For the seventh time in his 12-year tenure as chairman of Tottenham Hotspur, Daniel Levy agreed to a compensation package for a manager, not the sort of consistency football wants.
Reports claim Andre Villas-Boas will be paid £4 million severance money after leaving Spurs “by mutual consent,” which will top up the £12 million he received when Chelsea showed the Portuguese the door.
On planet football, nothing succeeds like failure and it is unlikely too many 36-year-olds will have benefited so generously from two golden handshakes.
In most industries, a chairman would bite the dust after making a string of expensive poor appointments. Football chairmen tend not to sack themselves, though, but when it suits them they can sell up and walk away with a handsome profit.
Despite Levy’s failure in hiring and firing managers who, for a variety of reasons proved disappointments, the chairman retains the backing of Joe Lewis, listed by Forbes as the 290th richest man in the world.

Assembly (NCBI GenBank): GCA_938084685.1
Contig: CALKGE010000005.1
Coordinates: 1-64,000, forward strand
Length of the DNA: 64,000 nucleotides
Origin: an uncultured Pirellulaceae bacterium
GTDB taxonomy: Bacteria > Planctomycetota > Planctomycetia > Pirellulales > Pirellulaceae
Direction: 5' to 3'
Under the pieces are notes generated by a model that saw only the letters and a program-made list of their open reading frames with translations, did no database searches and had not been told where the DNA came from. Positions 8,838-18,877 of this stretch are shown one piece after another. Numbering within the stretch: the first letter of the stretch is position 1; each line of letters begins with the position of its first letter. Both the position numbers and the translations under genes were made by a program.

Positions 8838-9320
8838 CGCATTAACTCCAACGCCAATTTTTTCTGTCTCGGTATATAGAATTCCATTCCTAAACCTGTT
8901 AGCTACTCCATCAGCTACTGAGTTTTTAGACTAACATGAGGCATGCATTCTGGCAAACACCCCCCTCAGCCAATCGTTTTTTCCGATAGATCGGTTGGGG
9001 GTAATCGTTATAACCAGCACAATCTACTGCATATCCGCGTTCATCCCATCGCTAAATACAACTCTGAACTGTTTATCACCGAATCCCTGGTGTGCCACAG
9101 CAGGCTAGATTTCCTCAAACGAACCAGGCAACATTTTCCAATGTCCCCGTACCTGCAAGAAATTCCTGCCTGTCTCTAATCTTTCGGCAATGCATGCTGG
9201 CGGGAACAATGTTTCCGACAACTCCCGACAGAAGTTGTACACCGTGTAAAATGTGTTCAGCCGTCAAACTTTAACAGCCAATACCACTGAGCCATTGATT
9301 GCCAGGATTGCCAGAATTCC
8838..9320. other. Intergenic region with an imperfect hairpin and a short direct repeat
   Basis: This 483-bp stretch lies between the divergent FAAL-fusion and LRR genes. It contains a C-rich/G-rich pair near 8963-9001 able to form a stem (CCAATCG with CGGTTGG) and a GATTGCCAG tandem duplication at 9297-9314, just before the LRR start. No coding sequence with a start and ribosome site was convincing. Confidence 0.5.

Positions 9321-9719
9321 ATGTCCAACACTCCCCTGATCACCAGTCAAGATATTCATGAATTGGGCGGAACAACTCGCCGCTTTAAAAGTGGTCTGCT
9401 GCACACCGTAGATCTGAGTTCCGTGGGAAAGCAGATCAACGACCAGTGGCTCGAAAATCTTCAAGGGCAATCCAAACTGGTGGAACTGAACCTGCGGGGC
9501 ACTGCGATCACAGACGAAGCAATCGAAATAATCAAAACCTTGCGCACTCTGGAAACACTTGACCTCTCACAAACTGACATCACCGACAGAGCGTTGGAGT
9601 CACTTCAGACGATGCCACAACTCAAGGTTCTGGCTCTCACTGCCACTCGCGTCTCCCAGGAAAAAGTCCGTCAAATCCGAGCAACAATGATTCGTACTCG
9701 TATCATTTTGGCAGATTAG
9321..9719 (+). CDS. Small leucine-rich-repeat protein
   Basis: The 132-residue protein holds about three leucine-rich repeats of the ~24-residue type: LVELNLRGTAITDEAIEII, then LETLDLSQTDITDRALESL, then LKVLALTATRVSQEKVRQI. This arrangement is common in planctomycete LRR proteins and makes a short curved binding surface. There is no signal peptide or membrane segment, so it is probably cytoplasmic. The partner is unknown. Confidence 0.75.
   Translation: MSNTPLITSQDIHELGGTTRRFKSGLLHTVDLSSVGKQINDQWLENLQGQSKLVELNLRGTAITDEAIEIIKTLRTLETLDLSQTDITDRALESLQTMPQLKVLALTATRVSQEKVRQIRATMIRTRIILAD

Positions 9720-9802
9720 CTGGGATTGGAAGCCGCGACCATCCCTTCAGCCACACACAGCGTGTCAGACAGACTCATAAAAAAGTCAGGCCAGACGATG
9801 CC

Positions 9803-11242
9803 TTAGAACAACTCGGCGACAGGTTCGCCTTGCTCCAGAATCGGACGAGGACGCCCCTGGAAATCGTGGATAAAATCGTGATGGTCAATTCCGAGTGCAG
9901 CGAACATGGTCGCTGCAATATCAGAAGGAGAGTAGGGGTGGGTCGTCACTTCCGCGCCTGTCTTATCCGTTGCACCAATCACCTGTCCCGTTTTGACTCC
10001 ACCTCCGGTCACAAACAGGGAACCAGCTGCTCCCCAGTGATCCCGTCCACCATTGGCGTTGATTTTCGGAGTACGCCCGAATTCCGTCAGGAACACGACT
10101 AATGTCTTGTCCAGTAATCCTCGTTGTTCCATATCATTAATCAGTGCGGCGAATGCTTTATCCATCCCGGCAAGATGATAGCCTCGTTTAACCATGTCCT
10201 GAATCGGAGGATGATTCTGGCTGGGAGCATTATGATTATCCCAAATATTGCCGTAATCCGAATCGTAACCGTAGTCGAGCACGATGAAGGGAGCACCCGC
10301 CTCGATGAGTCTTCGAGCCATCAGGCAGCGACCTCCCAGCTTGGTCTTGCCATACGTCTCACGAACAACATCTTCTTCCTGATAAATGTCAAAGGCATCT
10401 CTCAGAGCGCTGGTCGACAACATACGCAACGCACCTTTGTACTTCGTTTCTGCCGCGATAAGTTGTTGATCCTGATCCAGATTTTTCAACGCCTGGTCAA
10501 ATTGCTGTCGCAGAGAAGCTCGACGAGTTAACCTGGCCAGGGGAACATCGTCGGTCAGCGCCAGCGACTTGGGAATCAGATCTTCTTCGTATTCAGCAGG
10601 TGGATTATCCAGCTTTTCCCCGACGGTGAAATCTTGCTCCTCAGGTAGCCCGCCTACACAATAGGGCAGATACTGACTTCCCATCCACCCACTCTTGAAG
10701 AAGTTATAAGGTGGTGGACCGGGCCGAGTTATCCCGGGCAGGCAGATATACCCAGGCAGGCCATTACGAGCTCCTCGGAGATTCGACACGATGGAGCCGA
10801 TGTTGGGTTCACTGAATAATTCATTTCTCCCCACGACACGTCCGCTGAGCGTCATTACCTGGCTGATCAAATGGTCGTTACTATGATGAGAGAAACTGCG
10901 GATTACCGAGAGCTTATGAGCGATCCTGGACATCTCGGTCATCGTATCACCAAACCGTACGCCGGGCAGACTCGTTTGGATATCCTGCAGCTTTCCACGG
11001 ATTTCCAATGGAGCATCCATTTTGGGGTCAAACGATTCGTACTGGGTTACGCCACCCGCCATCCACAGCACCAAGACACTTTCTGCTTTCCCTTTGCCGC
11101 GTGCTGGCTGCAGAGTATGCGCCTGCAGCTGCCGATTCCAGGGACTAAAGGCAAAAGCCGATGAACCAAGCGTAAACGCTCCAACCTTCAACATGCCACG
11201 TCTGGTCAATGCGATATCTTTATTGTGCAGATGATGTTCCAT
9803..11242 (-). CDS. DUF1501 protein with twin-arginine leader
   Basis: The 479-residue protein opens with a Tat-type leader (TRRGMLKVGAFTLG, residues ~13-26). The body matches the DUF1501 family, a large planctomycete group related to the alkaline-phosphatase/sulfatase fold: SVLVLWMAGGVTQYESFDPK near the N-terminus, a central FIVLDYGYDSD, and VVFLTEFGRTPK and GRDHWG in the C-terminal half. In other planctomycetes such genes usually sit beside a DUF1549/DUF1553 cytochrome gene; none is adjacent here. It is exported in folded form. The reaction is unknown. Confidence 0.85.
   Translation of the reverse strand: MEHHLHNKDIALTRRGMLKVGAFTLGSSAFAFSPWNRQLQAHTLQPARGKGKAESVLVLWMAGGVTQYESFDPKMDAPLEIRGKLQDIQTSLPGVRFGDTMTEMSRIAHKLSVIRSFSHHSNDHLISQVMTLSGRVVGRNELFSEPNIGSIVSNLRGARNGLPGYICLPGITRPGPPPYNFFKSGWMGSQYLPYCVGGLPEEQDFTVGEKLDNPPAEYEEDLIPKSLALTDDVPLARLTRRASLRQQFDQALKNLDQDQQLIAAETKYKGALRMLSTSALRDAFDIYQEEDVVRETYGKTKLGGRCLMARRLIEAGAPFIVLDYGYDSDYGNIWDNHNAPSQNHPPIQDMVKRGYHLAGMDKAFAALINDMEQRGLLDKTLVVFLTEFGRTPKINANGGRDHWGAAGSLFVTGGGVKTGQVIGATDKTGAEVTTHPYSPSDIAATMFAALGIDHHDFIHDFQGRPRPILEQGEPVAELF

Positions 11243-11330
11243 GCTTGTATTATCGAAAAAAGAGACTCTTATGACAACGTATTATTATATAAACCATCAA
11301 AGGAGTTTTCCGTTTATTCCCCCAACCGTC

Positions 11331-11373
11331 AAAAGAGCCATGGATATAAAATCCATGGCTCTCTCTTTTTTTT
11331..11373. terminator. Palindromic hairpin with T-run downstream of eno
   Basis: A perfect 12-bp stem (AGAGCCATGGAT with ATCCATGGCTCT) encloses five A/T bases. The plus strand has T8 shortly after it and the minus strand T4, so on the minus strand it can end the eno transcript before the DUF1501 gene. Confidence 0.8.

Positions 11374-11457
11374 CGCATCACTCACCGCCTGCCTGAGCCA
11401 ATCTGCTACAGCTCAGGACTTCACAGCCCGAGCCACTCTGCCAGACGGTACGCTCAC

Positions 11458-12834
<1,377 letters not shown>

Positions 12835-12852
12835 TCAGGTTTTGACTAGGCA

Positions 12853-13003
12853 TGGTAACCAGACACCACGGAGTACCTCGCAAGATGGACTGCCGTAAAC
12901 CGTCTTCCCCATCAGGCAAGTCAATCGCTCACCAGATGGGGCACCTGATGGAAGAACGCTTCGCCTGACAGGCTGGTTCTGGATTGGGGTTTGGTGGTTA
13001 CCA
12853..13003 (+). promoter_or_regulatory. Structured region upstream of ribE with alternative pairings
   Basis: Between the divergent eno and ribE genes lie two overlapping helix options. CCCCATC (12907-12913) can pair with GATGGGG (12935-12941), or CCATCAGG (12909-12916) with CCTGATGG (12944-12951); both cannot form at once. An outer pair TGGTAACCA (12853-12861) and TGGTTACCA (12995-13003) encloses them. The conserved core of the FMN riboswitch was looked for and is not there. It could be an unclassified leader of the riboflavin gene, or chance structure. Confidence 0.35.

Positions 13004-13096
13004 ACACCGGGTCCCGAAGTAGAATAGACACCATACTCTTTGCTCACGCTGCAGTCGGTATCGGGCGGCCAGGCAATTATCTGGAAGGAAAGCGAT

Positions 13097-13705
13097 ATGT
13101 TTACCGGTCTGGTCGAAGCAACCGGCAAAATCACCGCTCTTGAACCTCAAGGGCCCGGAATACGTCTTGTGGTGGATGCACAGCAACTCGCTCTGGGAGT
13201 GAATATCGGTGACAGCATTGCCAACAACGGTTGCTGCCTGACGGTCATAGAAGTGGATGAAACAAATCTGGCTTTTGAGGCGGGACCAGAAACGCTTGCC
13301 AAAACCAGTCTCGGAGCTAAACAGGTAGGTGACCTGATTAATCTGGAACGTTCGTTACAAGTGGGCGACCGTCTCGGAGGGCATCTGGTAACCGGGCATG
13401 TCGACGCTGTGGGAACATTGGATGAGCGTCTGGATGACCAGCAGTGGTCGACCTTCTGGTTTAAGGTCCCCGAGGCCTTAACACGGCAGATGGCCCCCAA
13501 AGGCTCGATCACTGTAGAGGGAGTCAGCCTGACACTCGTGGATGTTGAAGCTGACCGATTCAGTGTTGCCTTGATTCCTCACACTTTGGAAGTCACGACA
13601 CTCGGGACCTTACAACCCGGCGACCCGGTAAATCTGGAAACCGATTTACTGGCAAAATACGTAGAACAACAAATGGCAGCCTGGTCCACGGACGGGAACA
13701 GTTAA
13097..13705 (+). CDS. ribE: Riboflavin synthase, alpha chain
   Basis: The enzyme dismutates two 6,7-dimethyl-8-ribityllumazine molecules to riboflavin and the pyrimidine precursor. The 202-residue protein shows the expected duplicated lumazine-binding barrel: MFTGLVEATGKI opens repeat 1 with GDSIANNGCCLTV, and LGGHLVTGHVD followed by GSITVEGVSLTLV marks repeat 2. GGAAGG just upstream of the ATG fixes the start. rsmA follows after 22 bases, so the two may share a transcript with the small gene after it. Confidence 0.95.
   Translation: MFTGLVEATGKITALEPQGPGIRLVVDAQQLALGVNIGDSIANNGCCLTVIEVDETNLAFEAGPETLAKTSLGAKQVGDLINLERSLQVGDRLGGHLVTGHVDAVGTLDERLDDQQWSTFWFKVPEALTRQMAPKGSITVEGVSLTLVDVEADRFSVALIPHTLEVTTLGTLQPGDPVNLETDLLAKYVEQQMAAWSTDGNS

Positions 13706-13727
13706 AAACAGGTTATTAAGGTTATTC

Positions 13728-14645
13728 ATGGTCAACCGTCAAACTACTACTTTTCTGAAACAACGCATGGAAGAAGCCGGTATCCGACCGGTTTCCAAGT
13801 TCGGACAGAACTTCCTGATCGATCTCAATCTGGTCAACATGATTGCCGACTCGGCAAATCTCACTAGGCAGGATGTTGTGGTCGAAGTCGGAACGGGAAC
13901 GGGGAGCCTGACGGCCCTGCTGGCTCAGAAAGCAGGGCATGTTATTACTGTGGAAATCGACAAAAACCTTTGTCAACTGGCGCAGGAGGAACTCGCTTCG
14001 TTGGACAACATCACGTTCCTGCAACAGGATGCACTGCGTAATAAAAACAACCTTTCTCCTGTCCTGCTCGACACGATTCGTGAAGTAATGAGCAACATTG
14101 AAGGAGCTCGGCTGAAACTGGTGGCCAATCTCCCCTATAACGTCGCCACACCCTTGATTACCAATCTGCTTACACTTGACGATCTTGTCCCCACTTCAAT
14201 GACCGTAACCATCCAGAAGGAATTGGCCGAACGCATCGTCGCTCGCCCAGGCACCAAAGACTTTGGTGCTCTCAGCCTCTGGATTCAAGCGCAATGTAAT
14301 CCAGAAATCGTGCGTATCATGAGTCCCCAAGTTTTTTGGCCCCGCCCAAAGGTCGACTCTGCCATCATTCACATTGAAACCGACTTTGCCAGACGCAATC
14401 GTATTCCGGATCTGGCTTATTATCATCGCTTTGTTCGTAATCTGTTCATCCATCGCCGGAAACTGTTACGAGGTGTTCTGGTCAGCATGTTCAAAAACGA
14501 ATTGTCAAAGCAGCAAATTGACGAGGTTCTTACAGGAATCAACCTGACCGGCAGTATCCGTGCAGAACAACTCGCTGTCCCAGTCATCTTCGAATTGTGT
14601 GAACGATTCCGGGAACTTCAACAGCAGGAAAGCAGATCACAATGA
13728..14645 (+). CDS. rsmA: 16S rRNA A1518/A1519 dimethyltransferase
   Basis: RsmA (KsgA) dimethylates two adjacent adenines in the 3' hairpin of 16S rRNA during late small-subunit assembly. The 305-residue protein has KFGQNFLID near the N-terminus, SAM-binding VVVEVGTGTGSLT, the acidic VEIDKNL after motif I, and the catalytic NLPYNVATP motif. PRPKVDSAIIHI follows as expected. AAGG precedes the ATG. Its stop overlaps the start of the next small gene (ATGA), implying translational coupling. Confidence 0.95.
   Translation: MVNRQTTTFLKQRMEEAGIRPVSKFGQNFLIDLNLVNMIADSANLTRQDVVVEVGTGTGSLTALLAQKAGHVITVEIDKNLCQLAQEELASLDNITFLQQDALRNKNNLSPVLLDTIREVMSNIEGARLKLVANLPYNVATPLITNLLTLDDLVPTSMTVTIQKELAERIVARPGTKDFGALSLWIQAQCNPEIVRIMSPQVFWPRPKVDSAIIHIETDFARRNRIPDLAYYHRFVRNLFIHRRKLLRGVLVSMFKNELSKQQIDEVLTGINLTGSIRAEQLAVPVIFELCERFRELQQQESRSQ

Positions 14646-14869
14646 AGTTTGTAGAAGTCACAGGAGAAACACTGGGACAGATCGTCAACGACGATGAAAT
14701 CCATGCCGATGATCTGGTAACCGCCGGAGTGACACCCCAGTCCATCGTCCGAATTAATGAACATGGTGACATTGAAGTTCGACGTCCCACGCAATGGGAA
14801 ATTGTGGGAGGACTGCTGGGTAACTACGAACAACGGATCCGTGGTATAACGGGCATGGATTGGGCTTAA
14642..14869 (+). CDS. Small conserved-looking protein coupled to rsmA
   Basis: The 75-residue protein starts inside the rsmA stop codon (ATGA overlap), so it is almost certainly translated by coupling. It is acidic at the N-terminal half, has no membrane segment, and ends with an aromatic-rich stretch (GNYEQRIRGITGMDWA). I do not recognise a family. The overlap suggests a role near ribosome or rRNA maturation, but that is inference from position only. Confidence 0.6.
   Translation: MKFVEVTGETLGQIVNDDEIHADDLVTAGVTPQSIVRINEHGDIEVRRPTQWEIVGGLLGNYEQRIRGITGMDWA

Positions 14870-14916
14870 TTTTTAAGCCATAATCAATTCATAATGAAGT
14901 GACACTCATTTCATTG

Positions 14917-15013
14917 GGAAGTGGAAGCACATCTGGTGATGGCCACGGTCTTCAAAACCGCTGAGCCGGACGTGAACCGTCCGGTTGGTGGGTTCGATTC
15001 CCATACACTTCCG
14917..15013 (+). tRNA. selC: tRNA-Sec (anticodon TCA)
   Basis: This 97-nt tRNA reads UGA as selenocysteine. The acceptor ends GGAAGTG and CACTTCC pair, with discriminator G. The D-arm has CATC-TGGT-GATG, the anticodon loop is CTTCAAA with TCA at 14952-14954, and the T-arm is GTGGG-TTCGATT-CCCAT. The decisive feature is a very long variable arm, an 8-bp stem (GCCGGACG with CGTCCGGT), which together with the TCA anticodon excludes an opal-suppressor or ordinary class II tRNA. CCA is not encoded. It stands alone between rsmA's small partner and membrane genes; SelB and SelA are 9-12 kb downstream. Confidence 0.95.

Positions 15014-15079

However, many believe if the pair were not close business partners in ENIC, which owns Spurs, Levy may have walked the boardroom plank by now.
While Levy’s popularity among Spurs supporters is dwindling, Villas-Boas had a very small fan club in the English media, unlike his predecessor, Harry Redknapp. Everyone loves ‘Arry, not least his son Jamie, who twisted the stiletto in AVB’s back when he said: “He did very well last season with the previous manager’s team.”
The former FC Porto coach never courted the press. Speaking to them is part of his job, like putting on a tracksuit. AVB did not do small talk and, like former England manager Fabio Capello, was never given the benefit of the doubt by those who fill the sports pages.